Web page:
Off the Eaten Path: Wilde Roast Cafe

By Heidi Fellner November 3, 2011
Photographer:

Categories: Food & Dining, Our Scene

After many years happily spent serving customers on East Hennepin, the Wilde Roast Cafe is technically not a new restaurant. However, with its recent move to St. Anthony Main, an overhauled menu, and expanded beer and wine lists, our readers overwhelmingly voted to restore its metaphorical virginity, proclaiming it this year’s “Best New Restaurant.”

Visiting its new location, complete with lavish, peacock feather-adorned pillars, it’s easy to understand why. Owners Dean Schlaak and Tom DeGree have three times the square footage to work with, yet managed to retain the cozy, intimate feel that the Wilde Roast was always famous for, complete with overstuffed furniture and its signature fireplace. Wi-Fi is still available for those who want to surf the web or study, but the restaurant now offers table service and a dog-friendly, smoke-free outdoor patio for the warmer months.

Transforming the space from that of its former tenant (a Latin restaurant and late-night salsa venue) into the Wilde Roast had to be done quickly and efficiently out of consideration for the restaurant’s long-term employees.  Much credit for this small miracle is given to the so-called gay mafia, who made over the restaurant in Oscar Wilde’s grand style in a mere two weeks.

From the very hour that the restaurant quietly cracked open its doors at 65 Main Street SE, it’s been flooded with business, both from the GLBT community and its allies, as well as neighborhood residents. Not everyone gets some of the inside jokes–that the burgers, for example, are named after local drag queens–but after the “new” Wilde Roast regained its footing and got the hang of table-service, it seems to have finally settled into a comfortable rhythm.

Our table started with a bottle of fruity Boxhead Shiraz ($7/28) before moving directly to the Fig and Blue Cheese flatbread pizza ($11.69). Liberally topped with arugula, the marriage between fresh, luscious fig and blue cheese makes the perfect introduction to the Wilde Roast’s fare: upscale comfort food with an emphasis on guilty pleasures.  Somewhere in heaven, I like to imagine that Wilde, himself, is pleased.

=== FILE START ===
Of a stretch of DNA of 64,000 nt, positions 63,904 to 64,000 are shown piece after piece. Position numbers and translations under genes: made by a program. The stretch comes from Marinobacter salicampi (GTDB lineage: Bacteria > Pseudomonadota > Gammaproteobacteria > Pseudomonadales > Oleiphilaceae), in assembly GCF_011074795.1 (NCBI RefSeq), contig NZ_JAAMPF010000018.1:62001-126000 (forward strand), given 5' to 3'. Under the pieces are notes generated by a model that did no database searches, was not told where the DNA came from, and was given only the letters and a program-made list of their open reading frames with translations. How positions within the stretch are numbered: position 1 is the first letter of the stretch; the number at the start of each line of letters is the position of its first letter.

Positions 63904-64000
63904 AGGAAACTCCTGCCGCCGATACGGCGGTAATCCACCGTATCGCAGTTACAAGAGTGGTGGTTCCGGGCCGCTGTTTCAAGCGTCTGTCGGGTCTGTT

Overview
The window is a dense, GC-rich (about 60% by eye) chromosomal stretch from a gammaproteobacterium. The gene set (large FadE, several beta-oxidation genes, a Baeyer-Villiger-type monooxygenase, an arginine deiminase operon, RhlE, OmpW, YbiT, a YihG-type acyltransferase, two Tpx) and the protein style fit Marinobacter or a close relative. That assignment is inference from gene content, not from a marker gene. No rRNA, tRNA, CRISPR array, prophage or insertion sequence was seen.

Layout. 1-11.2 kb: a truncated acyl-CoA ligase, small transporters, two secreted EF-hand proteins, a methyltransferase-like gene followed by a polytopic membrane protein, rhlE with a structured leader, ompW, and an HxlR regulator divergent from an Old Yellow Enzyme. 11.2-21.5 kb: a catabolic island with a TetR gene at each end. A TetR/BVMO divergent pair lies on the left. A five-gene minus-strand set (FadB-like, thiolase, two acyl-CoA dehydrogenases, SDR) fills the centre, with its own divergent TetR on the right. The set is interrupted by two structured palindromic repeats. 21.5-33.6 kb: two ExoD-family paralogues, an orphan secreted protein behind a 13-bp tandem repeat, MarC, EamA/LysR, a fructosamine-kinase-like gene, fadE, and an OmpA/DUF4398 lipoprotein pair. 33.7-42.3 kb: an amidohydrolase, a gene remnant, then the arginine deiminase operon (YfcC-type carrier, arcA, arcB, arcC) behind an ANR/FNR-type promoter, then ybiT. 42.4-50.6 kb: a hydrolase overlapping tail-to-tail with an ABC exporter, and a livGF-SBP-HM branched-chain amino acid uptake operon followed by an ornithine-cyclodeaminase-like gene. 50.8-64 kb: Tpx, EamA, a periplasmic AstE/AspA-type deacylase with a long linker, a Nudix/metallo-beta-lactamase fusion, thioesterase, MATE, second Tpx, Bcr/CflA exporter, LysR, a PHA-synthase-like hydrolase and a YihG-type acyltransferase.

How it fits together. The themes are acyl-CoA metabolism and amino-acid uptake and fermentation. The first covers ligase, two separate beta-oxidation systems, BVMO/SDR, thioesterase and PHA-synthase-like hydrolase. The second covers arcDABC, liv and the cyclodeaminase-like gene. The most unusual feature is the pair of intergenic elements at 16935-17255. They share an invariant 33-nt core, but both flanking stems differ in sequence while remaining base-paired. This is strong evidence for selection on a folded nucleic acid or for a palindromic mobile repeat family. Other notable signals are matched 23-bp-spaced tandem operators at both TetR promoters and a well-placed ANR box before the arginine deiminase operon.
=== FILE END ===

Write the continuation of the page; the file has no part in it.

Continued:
The Crab Cakes ($14.29) incorporate meaty bits of crab with just enough breading. The two large cakes are not fried, which allows the full flavor of the crab to shine through, and a quick dip in its accompanying lemon dill aioli ties everything together quite nicely. We also couldn’t resist sampling the Calamari ($10.29) which are fried to a crisp and served with the same aioli. However, the breading isn’t too thick and they’re not overcooked, so a squid fan can still enjoy the supple texture beneath.

A handsome Steak Salad ($15.99) arrives next–filet mignon served over an arugula and blue cheese base. Filet mignon also appears on the menu in sandwich form, and as a traditional dinner entree, complete with garlic mashed potatoes and a vegetable side. However, If you’re in the mood for something more casual, the Wilde Roast has a variety of sandwiches options for meat-eaters and vegetarians alike. In fact, if you want your burger with either chicken, turkey, a veggie patty or a portobello mushroom instead of beef, the kitchen is happy to accommodate you at no additional charge. We were happy to try the bacon-happy Varla ($10.99) and the Trinity College Tuna Melt (also $10.99). This tuna melt employs vinegar as opposed to the more common mayonnaise treatment, and the result is a much brighter flavor profile. Whatever your sandwich pleasure, if you haven’t had the Wilde Roast’s tater tots, they are absolutely worth the extra $2. Fragrant with truffle oil and a dash of sea salt, they were easily a table favorite.

When you visit the Wilde Roast, do try and save some room for dessert: they’re known for their homemade gelato. With flavors like basil chocolate, cayenne chocolate, and salted caramel, their gelato is a summer favorite, but they also intend to have some flavors available all through the winter months.  A delicate pomegranate mousse, and a decadent, larger-scale take on the Reese’s peanut butter cup rounded out the evening.

Eventually, the Wilde Roast hopes to incorporate bar seating and a liquor license, but the already reasonably priced wine list currently offers diners 1/2 off bottles of wine Sunday and Monday evenings, as well as “Date Night” specials; more information is available online at wilderoastcafe.com. The views of the river promise to make the restaurant a new romantic hot-spot, no matter what the night or the season. However, I believe that come this winter, near the Wilde Roast’s roaring fire might be the best spot to take in the beauty and splendor of 2011’s very first snow.

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